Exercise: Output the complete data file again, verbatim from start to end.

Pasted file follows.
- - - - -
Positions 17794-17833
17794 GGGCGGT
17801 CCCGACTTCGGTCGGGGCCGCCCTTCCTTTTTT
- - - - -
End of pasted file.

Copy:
Positions 17794-17833
17794 GGGCGGT
17801 CCCGACTTCGGTCGGGGCCGCCCTTCCTTTTTT